Earning a manufacturing credential may increase your earnings and prospects of getting work in manufacturing even without a college degree, according to new U.S. Census Bureau research conducted in collaboration with the National Association of Manufacturers, Manufacturing Institute and National Student Clearinghouse.
What is a manufacturing credential?
Industry credentials are formal documentations by an industry organization of a participant’s skill attainment. In the case of manufacturing, industry groups provide guidance on which competencies are needed to perform different manufacturing jobs, such as machining or welding.
Manufacturing credentials are typically earned through courses offered at community colleges or on-the-job training, with each type of training culminating in an exam.
Manufacturing workers who earn an industry credential on average earn $2,000 more annually and are more likely to be employed than those who did not earn a credential.
Research shows a college degree increases potential earnings. But tuition costs of a four-year postsecondary degree have risen substantially. As a result, some workers seek other, less expensive types of education to gain a leg up in the labor market.
A recent paper — coauthored by Census Bureau researchers Maggie R. Jones, Nikolas Pharris-Ciurej and John Voorheis, Vanessa Brown (formerly with the National Student Clearinghouse) and Gardner Carrick (National Association of Manufacturers) — examines the impact of industry-certified manufacturing credentials on wages and employment in the manufacturing sector.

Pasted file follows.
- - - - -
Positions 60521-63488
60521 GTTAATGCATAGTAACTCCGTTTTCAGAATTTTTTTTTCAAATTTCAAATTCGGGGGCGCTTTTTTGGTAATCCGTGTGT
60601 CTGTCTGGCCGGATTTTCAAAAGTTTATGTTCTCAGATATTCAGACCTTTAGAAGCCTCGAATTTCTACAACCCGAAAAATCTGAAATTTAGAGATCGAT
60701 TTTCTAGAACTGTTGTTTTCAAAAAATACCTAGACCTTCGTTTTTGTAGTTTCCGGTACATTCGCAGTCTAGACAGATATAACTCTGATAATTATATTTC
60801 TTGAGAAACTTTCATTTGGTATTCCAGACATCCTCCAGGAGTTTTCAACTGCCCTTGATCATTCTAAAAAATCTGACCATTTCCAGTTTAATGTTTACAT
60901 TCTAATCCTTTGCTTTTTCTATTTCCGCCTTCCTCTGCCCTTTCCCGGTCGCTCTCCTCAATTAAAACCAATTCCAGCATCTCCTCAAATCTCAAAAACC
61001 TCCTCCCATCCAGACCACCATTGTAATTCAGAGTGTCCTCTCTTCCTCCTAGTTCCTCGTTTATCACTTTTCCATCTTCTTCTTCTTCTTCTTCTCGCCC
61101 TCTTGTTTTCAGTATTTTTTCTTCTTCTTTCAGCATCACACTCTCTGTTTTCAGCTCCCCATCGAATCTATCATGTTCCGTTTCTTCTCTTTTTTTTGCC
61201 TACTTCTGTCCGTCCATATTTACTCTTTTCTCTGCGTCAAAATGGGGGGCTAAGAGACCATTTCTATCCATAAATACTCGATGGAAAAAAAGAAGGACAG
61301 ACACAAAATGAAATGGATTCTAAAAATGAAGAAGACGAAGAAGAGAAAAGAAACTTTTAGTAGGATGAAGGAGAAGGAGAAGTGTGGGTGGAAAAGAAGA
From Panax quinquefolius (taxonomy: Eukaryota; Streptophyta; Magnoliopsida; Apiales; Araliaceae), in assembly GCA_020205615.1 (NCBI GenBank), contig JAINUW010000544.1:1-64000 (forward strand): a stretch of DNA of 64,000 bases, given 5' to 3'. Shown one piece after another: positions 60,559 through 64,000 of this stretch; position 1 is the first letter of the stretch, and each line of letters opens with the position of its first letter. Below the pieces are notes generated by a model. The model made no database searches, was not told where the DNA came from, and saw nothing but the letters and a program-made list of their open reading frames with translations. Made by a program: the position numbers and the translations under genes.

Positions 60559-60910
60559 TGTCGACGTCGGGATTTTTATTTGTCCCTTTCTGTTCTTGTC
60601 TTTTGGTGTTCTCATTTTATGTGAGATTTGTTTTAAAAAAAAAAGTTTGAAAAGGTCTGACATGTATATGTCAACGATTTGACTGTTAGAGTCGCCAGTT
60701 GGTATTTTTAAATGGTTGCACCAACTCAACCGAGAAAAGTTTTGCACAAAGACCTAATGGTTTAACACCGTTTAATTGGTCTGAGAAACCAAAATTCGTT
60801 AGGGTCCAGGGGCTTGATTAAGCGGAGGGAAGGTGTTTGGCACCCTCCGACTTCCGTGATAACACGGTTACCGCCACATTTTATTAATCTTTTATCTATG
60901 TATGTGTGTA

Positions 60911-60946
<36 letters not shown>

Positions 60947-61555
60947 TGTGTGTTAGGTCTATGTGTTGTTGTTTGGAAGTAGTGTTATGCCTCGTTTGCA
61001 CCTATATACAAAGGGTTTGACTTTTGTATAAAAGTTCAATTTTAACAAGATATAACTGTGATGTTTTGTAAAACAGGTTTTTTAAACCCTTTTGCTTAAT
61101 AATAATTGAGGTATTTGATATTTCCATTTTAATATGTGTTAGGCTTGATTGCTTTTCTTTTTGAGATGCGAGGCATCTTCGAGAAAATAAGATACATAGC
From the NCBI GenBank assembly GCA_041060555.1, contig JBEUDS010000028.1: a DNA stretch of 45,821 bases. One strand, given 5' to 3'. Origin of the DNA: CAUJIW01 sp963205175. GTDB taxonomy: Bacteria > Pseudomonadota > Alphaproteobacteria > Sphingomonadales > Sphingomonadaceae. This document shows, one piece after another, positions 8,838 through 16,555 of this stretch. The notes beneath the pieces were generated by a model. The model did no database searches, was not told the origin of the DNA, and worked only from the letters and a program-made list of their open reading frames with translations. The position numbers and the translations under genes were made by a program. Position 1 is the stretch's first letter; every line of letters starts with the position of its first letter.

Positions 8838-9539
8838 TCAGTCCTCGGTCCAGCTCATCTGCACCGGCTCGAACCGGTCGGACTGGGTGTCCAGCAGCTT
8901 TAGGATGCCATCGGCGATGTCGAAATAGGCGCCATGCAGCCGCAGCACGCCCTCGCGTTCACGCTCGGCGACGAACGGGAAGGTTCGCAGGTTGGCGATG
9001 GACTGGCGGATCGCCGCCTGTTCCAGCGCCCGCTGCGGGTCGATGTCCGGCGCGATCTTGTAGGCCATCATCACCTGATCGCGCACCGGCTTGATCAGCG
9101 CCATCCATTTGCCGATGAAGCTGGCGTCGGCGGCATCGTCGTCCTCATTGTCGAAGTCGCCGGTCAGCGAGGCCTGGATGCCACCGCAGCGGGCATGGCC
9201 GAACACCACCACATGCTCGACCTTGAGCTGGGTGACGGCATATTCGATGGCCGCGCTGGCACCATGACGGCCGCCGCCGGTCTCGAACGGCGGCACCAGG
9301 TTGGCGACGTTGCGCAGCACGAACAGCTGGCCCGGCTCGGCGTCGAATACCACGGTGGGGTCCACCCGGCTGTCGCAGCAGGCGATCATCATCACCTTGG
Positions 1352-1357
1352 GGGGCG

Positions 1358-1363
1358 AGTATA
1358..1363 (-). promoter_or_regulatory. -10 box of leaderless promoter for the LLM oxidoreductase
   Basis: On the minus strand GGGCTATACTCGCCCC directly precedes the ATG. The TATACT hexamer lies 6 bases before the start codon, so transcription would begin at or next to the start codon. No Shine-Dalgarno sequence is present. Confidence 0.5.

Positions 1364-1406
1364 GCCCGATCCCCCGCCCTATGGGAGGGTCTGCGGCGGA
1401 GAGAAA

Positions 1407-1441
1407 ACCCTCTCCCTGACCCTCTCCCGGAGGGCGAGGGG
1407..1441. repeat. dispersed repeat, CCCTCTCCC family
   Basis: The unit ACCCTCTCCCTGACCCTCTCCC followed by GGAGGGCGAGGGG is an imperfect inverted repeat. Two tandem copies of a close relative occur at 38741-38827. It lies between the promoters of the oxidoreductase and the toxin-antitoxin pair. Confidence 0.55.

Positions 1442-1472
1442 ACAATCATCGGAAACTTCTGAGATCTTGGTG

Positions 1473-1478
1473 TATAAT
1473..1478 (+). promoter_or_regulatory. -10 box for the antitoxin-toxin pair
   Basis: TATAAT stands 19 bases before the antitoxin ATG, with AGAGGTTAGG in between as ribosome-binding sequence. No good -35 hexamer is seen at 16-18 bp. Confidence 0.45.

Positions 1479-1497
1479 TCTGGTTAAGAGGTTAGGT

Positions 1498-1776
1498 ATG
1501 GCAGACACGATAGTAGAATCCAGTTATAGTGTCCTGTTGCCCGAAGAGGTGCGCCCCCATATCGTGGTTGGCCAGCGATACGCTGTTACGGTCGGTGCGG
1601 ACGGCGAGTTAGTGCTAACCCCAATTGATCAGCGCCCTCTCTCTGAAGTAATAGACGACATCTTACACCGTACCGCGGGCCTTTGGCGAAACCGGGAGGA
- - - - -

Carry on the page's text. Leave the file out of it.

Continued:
The findings: Manufacturing workers who earn an industry credential on average earn $2,000 more annually and are more likely to be employed than those who did not earn a credential.
Although manufacturing workers benefited most from industry credentials, we found those in wholesale, retail and other industries also had wage and employment benefits.
The research looked at patterns of wages and employment before and after earning a credential by age, education level, sex, racial/ethnic identity and state of residence.
Most racial and ethnic groups saw increases in both wages and employment in manufacturing after earning a credential.
However, both before and after earning a credential, White workers were more likely to work in manufacturing and have higher wages on average than Black workers.
Similarly, sex disparities persisted even after workers earned a credential: Men were more likely to be employed in manufacturing jobs and have higher wages than women.
The positive wage and employment outcomes could be directly tied to earning credentials increasing skills or providing industry connections to participants. They may also reflect characteristics such as motivation that drive workers to get the credentials in the first place.
We linked participants who earned manufacturing credentials to their post-secondary enrollment and completion records, IRS tax records for wages and employment, the American Community Survey (ACS) and the 2000 and 2010 decennial censuses.
We also compared participants’ labor outcomes to those of a group of workers who were similar but did not earn industry credentials.
This research was made possible through a collaboration and data agreement among the Census Bureau, National Association of Manufacturers, Manufacturing Institute and the National Student Clearinghouse.
This paper covers the results from pilot investigations that focused on manufacturing credentials.
Future work will incorporate credentials awarded in other sectors, such as health care and information technology with the goal of producing a public use data tool.
Caroline Walker is an economist in the U.S. Census Bureau’s Center for Economic Studies.
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